Sunday, March 11, 2012

Prison Needle Exchange Advocacy Project

Canadian HIV/AIDS Legal Network (CHALN) Video 

As per their usual standard of high quality, thoughtful, prisoner rights advocacy in Canada and internationally, the Canadian HIV/AIDS Legal Network (CHALN) have been working on an informational advocacy video which demonstrates the need for needle exchange in our jails and prisons.  The video project is part of CHALN's mandate to reduce harm for prisoners living with HIV/AIDS and for those at risk of contracting the infection.

Participating in the Project
I was lucky enough to be invited to participate in this project and did a filmed interview here in my home last Wednesday.  The fact that everyone was flexible and able to come to my apartment made things much more comfortable for me.  It also provided a backdrop of "normalcy" to the filming.  In other words, yes drug users also have families, homes, furniture, and photos of our loved ones!

Video Advocacy Team
CHALN has hired an exceptionally professional team with experience in social justice issues.  In fact they recently put together a video project for PASAN - the Prisoner AIDS Support Action Network, around the work PASAN does in advocating for prisoners who are HIV and/or HCV (hep C) positive.

Unsafe Drug Injection in Prison
The criteria for the video was that participants had injected drugs in prison.  What we talked about was my experiences of injecting in prison and how my family and I have been affected by the lack of sterile injection equipment.  Yes I have injected in jail, yes I used equipment that had been used by others (many others) and yes I was lucky, I did not contract HIV or HCV from those experiences.  Though I am HCV positive and I did contract HCV the very same way many women contract it... from sharing equipment with a trusted partner.  I naively believed that he would disclose to me (out of respect and care) if he were HIV or HCV positive. Silly me!  He was Hep C positive, he knew it, and he didn't tell me about it.  

What an asshole right?

Yes and No.  If there were not such a severe stigma associated with HCV and hence with disclosing, maybe he would'nt have been so scared to tell me.  Is fear of stigma and judgment a good enough excuse?  Not in my books, but it happens - alot.  
He, himself contracted HCV from injecting and sharing needles in prison.  If sterile equipment had been available to him and to others in his shoes maybe there wouldn't have been anything for him to disclose to me in the first place!

Rates of HIV and HCV Among Canadian Prisoners

Approximately 70% of those imprisoned in Canada have problematic drug use issues.  Injection drug users in general have higher incidents of HIV, HCV infection than the rest of the Canadian population.  This coupled with the lack of sterile injection equipment in prison ensures staggering rates of HIV, HCV infection rates among Canadian prisoners.  The HIV prevalence rate among prisoners is 10-19 times higher than the general population.  The HCV prevalence rate is between 19% and 40% higher than the general Canadian population.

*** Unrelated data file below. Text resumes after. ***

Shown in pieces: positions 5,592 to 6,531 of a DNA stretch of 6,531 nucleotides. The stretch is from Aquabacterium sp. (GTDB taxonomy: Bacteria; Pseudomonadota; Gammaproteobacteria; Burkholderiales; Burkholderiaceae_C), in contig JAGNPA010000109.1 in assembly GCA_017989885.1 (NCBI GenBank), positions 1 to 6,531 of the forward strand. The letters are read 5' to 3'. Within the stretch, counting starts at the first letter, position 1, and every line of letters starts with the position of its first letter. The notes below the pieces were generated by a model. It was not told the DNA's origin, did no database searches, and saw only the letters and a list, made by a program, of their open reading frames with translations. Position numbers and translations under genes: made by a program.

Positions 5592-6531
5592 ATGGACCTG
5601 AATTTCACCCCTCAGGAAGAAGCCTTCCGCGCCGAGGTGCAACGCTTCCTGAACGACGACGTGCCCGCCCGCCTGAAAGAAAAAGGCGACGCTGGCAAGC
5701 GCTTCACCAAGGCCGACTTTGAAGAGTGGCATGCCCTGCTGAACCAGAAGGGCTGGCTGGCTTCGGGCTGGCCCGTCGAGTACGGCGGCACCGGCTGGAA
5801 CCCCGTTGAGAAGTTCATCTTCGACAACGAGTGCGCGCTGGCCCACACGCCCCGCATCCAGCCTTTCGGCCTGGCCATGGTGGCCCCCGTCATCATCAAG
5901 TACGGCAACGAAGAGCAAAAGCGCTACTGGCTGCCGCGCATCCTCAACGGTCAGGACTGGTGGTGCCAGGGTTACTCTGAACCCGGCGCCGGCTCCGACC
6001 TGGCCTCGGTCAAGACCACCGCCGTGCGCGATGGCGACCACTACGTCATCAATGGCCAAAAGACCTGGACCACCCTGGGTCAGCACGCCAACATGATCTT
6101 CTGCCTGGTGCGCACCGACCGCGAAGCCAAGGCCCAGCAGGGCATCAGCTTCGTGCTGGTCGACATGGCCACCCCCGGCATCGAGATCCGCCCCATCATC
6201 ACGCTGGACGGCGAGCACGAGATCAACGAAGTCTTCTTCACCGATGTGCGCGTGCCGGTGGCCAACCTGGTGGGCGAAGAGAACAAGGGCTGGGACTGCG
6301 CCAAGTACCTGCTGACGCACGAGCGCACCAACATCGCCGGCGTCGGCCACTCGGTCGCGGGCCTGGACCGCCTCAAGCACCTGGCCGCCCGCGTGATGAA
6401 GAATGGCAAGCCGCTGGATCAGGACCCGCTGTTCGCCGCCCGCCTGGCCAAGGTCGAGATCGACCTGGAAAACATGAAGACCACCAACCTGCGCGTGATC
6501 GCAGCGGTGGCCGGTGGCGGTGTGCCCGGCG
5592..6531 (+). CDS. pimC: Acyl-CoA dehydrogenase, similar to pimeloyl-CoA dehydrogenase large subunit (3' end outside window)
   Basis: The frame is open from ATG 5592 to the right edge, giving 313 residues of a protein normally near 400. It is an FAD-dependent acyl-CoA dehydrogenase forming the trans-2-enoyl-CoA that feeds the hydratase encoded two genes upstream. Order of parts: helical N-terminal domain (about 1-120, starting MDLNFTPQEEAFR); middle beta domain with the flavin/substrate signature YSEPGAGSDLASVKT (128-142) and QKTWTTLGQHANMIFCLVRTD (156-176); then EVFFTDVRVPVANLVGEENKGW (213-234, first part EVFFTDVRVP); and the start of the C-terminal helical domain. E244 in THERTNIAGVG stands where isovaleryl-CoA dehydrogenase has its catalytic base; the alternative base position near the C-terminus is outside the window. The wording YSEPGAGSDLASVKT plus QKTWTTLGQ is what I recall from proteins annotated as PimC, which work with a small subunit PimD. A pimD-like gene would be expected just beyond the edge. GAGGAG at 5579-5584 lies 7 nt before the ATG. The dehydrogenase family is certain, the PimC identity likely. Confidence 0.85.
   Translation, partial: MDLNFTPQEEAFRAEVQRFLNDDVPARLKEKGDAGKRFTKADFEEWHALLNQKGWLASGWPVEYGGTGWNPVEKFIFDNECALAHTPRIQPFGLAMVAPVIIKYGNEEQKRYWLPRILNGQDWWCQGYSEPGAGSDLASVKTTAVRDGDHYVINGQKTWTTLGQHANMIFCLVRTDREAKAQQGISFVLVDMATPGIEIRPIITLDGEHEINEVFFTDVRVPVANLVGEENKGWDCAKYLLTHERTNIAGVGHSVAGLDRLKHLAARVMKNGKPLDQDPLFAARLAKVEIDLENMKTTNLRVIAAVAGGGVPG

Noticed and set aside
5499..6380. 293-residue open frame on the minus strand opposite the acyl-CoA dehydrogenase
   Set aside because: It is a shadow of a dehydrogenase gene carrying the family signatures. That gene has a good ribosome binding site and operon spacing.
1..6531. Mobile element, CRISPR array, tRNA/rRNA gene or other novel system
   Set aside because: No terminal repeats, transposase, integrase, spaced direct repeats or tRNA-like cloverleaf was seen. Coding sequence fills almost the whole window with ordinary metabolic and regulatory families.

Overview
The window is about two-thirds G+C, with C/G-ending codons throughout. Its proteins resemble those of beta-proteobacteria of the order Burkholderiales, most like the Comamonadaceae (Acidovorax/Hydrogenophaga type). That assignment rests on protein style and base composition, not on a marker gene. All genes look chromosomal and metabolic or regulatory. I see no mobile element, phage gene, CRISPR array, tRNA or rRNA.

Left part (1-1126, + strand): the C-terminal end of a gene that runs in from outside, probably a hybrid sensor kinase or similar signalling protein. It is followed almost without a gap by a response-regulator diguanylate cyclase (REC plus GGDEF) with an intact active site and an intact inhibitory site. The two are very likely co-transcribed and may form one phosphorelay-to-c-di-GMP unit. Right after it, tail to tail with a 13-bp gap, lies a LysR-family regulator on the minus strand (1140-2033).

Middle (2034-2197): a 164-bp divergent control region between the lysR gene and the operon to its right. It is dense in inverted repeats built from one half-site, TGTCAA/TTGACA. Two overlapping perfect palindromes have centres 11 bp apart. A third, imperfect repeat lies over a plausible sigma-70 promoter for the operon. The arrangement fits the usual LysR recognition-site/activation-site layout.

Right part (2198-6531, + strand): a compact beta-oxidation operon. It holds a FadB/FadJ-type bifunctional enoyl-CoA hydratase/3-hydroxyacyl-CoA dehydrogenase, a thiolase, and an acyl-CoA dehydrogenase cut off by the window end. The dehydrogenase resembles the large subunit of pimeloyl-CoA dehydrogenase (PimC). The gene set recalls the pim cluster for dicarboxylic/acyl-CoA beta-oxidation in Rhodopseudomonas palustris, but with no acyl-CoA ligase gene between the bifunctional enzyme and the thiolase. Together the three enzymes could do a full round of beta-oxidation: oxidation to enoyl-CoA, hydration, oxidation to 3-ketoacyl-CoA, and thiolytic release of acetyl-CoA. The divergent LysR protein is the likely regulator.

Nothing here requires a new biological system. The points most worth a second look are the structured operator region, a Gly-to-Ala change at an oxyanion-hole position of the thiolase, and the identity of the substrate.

Studies conducted in 2005 at the provincial level throughout Canada found that between 33% and 67% of incarcerated injection drug users had shared equipment with other prisoners.  One Vancouver study found that as many as 21% of injection drug users had contracted HIV while in prison.

Human Rights Abuse

Is this a human rights issue?  You bet!  Does the government of Canada see it as such?  Not so much.  Particularly not the current conservative devils!  This fact should not prevent us from continuing to push and fight for drug abuse/drug use to be treated as what it is, a health issue, a coping mechanism, a reflection of mental health troubles, and not the individual moral corruption those without expertise or experience like to pretend it to be.  

Personal Experience with HCV Treatment

I was diagnosed with HCV about 10-12 years ago.  I have done little else by way of monitoring and/or treating it since then  I have however recently initiated HCV genotype testing and will be writing about my experiences with this process and the subsequent process of treatment if it is deemed necessary.  I will be participating in a program run by a community health centre in Toronto.  I chose this particular program because it offers a somewhat holistic approach to treatment.  What I mean by somewhat holistic is that the treatment is based pretty heavily on the medical model, but also offers individual and group counselling/support.  My first appointment is later this month.  I have already cancelled once and played phone tag with the program nurse for about a month after that.  Not sure if this was nerves or simply that other thing which causes me to cancel appointments and avoid people...depression.  In either case, I'm committed to attending the next appointment.

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